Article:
It’s Labor Day and you have probably had a fun filled weekend. But are you doing everything you can to protect yourself from the sun?

On this holiday, you may want to do something exciting like go out to the beach or lay out under the sun before the fall comes into full season.

Just like how June 21st marked the official start of summer, Labor Day still carries the summer sun. And it’s natural to want to have hot fun for this extended weekend! However, too much sun can be harmful to you causing your skin to look dry, wrinkled, blotchy, and leathery; even worse, the sun’s most serious threat is skin cancer! One way to protect yourself from the sun’s UVB and UVA rays is to always wear sunscreen. Choosing the right sunscreen and understanding how to use it can help reduce skin damage.

For protection against UVB rays, The American Academy of Dermatology recommends that you choose a sunscreen that states the following on the label:

  • Broad Spectrum
  • SPF 30 or Higher
  • Water Resistant or Very Water Resistant

For protection against UVA rays, take a look at the ingredient label and make sure one of the following is listed:
Ecamsule, avobenzone, oxybenzone, titanium dioxide, sulisobenzone, or zinc oxide.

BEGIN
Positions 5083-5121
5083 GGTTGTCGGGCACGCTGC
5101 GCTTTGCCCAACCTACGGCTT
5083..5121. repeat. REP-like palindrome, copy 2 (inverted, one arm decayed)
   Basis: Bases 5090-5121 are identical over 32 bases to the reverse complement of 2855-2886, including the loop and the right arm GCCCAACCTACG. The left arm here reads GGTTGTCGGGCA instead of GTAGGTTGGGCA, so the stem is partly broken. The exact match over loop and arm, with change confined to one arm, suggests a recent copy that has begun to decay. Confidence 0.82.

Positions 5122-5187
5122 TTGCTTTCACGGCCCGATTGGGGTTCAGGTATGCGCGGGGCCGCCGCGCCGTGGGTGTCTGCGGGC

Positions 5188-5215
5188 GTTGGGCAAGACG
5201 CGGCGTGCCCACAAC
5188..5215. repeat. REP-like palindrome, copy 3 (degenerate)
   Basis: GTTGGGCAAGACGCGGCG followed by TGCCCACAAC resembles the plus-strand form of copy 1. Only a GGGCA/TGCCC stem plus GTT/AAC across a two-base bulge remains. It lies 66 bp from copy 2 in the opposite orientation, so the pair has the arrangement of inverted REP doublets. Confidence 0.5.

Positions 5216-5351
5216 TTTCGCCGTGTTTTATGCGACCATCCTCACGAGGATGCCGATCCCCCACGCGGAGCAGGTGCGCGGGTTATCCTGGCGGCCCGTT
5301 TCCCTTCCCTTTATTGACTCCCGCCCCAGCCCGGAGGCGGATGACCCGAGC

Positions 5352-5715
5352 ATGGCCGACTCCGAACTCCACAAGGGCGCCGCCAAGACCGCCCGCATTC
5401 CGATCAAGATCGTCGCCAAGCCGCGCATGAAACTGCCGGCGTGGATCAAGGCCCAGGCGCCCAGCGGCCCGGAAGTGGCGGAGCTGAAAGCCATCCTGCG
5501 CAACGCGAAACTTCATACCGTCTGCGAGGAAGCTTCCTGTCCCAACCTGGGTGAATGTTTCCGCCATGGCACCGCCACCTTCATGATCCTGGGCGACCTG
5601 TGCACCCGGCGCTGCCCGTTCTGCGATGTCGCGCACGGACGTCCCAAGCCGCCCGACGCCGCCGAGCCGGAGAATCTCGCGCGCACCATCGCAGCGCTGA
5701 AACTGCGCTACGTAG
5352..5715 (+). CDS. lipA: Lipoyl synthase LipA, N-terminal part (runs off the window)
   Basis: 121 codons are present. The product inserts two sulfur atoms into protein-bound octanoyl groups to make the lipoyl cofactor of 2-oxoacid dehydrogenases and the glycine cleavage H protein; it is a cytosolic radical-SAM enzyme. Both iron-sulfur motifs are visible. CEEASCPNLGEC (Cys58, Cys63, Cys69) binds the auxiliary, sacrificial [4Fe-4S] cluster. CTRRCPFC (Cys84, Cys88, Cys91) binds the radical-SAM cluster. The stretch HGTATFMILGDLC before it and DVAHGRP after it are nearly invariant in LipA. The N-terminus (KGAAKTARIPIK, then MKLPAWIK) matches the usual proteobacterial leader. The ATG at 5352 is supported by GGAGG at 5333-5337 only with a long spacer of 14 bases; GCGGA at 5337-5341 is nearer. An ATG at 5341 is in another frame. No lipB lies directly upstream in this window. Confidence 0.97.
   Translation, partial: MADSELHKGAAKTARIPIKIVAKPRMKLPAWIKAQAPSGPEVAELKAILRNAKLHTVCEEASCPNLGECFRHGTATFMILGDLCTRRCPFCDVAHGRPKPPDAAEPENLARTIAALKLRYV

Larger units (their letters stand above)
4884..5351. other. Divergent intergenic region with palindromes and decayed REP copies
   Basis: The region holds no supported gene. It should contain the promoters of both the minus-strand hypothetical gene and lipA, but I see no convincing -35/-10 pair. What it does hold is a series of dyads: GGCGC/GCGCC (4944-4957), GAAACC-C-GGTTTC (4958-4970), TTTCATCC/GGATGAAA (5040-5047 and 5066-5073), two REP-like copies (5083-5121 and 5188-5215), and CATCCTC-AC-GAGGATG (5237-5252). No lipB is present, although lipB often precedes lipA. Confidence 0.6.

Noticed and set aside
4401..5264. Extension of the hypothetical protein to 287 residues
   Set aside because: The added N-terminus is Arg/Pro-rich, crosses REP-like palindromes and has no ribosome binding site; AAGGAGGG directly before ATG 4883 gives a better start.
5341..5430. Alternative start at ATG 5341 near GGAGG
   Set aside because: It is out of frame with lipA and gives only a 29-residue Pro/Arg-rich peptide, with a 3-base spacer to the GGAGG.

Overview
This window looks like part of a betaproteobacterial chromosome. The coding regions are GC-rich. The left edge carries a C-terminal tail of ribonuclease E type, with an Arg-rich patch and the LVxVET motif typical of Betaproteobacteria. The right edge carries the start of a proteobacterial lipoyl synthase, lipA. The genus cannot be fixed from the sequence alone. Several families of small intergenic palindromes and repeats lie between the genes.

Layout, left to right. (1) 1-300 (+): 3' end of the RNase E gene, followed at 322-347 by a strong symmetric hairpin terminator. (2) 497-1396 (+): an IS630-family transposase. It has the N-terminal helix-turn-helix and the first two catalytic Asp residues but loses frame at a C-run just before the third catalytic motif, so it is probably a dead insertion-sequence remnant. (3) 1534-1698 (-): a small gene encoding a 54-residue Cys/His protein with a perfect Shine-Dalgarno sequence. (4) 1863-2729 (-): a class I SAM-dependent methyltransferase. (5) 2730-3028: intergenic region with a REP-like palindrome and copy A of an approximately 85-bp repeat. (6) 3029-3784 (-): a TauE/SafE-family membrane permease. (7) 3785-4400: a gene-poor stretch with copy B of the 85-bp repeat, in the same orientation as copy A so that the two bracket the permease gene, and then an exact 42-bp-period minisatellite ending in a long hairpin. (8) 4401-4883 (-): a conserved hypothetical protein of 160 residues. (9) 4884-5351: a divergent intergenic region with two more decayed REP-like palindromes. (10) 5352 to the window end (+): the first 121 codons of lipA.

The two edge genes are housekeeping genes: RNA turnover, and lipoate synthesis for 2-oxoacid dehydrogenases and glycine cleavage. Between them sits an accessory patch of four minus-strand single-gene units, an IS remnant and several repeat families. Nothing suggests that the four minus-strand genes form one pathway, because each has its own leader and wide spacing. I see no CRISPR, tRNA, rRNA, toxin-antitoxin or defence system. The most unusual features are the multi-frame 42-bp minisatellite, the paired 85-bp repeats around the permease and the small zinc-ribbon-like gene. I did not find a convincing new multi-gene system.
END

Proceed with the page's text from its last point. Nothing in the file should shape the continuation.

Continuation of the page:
There are also organic, or natural, sunscreen options that work just as well. The component to look for in these is zinc oxide. Natural sunscreens with zinc oxide are a good option if you have skin problems, allergies, or opt for a natural product. Just make sure it is SPF 30 or higher and you are ready to be out and about.

The use of sunscreen brings up the common question of blocking Vitamin D. [Harvard Health has found that while sunscreen prevents sunburn by blocking UVB light, few people apply enough sunscreen to block all light, and use it irregularly to make an impact on vitamin d absorption.] – While interesting tidbit, unsure if to include.

The American Academy of Dermatology recommends that an adequate amount of vitamin D should be obtained from a healthy diet that includes foods naturally rich in vitamin D, foods/beverages fortified with vitamin D, and/or vitamin D supplements. Vitamin D should not be obtained from unprotected exposure to ultraviolet (UV) radiation. So don’t be afraid to apply and re-apply sunscreen, as needed.

Please see the attachment for more sunscreen information.

Remember to “Be Smart. Wear Sunscreen!”

By Cindy Lopez